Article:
Leon County EMS Adapts to Pandemic with Innovative Technology to...
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Leon County EMS Adapts to Pandemic with Innovative Technology to Teach CPR

By Chad Abrams, Chief of Emergency Medical Services, Leon County Government

Chad Abrams, Chief of Emergency Medical Services, Leon County Government

Citizens rely on Emergency Medical Services (EMS) to provide expert response and care during medical emergencies and technology has played a pivotal role in the ability of EMS agencies to consistently deliver the best care available. The proliferation of technology has allowed paramedics to provide advanced diagnostic testing to patients, resulting in improvements in mortality and morbidity.  Some EMS systems have even deployed mobile CT scanners to assist in the early treatment of people suffering from strokes. The global COVID-19 pandemic has exposed additional applications for technology including the increased use of telemedicine products to limit the number and types of patients being transported by EMS from their homes to hospitals and between medical facilities. 

During the pandemic an unexpected public health concern arose as EMS systems across the country reported more patients refusing to be transported to a hospital for definitive care even during life-threatening emergencies. Researchers found that In April 2020, there was a 20% increase in the number of EMS responses where the patient refused to go to the hospital. Correspondently, there was a 35% increase in the number of EMS responses for out-of-hospital cardiac arrest during that same time frame.

Cardiac arrest occurs when a person’s heart unexpectedly stops pumping blood. Without immediate intervention they will die. According to the American Heart Association, in the United States more than 350,000 people annually experience cardiac arrest outside of the hospital. Early bystander intervention with the delivery of effective cardiopulmonary resuscitation (CPR) is key to survival, as a person’s chance of survival falls by 7-10% per minute when CPR is not being performed. Bystander CPR has been found to double the chances of survival. 

Communities have always had the challenge of increasing bystander recognition of and intervention to a person in cardiac arrest. Due to a strategic effort to train citizens in CPR, increase the availability of Automated External Defibrillators (AEDs) in the community and the deployment of an advanced EMS system, Leon County, FL has cardiac arrest survival statistics 170% better than the national average.

“The proliferation of technology has allowed paramedics to provide advanced diagnostic testing to patients, resulting in improvements in mortality and morbidity”

Training citizens in CPR is so important to improving the chances of survival; the Board of County Commissioners included training 8,500 citizens in CPR/AED use as a five-year target in their strategic plan. Annually, the County hosts a free community-wide CPR training event “Press the Chest” where over 500 citizens are trained in CPR in one location at the same time. With the need for social distancing and the limitations applied to group gatherings as a vital strategy in combating COVID-19, a new and innovative program for delivering CPR training was created.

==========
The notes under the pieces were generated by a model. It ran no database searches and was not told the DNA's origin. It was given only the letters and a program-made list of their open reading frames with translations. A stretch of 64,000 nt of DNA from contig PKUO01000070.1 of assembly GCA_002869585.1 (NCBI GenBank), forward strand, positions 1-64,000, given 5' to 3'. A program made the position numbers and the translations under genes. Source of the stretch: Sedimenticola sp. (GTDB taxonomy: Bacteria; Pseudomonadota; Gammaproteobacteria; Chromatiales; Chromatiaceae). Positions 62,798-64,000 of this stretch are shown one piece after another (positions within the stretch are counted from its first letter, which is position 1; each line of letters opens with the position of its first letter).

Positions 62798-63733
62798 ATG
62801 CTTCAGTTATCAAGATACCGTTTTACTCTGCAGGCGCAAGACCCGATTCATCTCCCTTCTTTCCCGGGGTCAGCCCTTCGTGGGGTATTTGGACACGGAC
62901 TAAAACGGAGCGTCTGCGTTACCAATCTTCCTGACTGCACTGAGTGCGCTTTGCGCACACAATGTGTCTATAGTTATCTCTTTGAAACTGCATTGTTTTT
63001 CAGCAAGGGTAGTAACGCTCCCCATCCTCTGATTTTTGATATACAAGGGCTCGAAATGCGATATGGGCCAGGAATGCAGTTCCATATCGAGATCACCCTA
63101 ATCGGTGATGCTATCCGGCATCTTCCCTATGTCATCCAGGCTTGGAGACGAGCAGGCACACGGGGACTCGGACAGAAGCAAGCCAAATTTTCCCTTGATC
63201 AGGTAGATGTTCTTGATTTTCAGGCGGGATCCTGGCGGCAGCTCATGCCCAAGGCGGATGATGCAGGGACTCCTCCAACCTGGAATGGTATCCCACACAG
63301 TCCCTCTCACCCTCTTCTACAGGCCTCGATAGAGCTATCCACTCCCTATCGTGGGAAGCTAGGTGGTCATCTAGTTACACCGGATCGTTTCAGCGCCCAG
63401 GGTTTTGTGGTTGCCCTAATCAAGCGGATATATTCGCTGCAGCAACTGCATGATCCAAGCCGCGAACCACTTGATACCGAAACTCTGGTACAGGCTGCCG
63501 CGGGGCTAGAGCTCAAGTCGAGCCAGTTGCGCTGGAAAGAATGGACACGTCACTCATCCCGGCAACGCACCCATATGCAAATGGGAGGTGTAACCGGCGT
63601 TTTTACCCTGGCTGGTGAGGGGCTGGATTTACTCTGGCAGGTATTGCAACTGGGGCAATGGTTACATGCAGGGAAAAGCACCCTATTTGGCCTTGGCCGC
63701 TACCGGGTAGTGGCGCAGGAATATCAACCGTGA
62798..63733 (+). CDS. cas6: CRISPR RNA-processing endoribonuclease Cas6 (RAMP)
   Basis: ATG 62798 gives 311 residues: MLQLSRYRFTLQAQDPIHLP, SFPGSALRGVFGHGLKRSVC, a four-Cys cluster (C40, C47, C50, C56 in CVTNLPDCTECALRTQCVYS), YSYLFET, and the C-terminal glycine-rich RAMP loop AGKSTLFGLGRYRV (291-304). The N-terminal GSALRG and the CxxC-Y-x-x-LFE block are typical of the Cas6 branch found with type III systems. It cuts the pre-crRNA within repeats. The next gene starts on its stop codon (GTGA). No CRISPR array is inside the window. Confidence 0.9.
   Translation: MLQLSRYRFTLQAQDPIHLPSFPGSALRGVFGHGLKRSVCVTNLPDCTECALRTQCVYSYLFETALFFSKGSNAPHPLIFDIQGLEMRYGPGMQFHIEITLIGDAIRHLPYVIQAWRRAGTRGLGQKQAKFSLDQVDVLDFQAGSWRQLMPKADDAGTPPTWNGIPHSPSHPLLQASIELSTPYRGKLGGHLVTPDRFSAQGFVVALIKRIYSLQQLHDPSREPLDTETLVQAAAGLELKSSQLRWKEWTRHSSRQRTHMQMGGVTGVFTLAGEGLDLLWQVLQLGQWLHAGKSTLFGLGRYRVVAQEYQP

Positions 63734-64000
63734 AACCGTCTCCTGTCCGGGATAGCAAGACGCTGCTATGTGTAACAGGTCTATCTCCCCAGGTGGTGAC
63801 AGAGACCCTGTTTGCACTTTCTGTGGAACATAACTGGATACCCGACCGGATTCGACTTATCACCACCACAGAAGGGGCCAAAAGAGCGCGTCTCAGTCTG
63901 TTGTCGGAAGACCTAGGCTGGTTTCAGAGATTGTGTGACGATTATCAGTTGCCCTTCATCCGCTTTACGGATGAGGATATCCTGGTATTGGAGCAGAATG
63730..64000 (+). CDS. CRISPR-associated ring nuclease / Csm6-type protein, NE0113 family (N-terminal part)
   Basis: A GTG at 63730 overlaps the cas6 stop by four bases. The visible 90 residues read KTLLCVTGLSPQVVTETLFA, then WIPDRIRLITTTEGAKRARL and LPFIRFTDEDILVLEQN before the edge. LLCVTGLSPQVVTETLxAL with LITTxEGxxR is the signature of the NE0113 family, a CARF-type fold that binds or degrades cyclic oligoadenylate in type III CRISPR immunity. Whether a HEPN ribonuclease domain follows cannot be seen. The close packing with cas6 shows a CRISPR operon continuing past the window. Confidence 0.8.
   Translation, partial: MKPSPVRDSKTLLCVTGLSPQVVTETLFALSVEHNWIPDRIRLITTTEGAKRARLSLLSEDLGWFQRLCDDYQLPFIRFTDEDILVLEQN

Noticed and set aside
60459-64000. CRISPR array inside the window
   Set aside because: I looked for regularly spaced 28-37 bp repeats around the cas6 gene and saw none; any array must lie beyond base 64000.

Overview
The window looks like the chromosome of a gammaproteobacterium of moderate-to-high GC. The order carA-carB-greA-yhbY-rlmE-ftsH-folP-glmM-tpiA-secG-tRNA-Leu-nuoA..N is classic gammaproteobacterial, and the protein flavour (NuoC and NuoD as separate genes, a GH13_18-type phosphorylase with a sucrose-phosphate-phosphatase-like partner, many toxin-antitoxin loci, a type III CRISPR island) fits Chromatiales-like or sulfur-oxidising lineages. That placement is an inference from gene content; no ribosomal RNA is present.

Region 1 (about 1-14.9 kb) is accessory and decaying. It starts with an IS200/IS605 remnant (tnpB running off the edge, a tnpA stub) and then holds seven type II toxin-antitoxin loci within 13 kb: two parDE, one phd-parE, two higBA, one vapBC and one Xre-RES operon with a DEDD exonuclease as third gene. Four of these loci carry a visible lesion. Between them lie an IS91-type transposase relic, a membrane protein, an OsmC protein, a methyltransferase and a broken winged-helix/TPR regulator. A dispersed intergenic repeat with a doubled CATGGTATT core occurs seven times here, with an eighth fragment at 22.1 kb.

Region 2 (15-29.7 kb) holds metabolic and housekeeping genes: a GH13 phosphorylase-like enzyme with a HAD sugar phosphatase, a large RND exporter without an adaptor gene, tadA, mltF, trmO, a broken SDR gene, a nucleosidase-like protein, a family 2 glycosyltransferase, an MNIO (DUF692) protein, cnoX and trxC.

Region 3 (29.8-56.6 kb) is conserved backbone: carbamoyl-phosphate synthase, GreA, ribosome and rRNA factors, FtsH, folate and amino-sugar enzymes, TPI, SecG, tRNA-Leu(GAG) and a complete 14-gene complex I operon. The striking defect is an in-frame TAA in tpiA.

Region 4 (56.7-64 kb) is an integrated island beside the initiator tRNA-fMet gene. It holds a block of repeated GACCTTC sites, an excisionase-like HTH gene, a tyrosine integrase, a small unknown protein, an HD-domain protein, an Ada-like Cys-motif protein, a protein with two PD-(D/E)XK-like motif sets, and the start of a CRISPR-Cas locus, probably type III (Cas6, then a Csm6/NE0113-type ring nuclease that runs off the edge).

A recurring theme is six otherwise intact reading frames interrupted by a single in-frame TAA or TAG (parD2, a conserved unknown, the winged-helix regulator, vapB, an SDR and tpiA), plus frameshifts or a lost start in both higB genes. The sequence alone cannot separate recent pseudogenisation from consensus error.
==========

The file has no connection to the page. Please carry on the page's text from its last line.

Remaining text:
Leon County EMS staff identified the CPR Anytime Training Kits as a resource that includes an instructional video and inflatable CPR mannequin. To assist with alleviating the apprehension that people express with learning and performing CPR staff developed a plan to host virtual training sessions using web conference technology. The virtual training sessions are conducted by a Paramedic that is also a certified CPR instructor. These virtual training sessions are meant to provide citizens with reassurance on their ability to make a difference during an out-of-hospital cardiac arrest event. 

Marketing of the program relied on a social media campaign which highlighted the need to be prepared to help a loved one during an emergency. In 2019, 70% of all out-of-hospital cardiac arrests occurred in a residential setting. With the pandemic mitigation strategies resulting in more people being at home with family, it goes to reason that there is an increased chance of a cardiac arrest occurring at home and the need for family members to know what to do. 

All marketing materials provided links to the County website where citizens could register to obtain a CPR Anytime Training kit by picking it up at the one of the seven library branch locations of their choice.  EMS staff members then followed-up with those citizens that picked up a training kit and provided opportunities for participation in a virtual training session. 

To encourage maximum results and preparedness, participants were encouraged to conduct the training with their household members. Community based social groups were provided the opportunity to pick-up the training kits and then participate in a group specific virtual training event. 

Participants were asked to complete a survey upon completion of the training program and we’re happy to report that of the surveys completed, all participants indicated that the program helped them to be better prepared to assist someone in cardiac arrest. Participants also believed that this training program was innovative.

Combined, these strategies have resulted in over 300 CPR Anytime Training Kits being distributed and close to 500 citizens being trained in CPR in just two months! Without the availability of the various technology resources used to make this program successful, no CPR training would have been possible.

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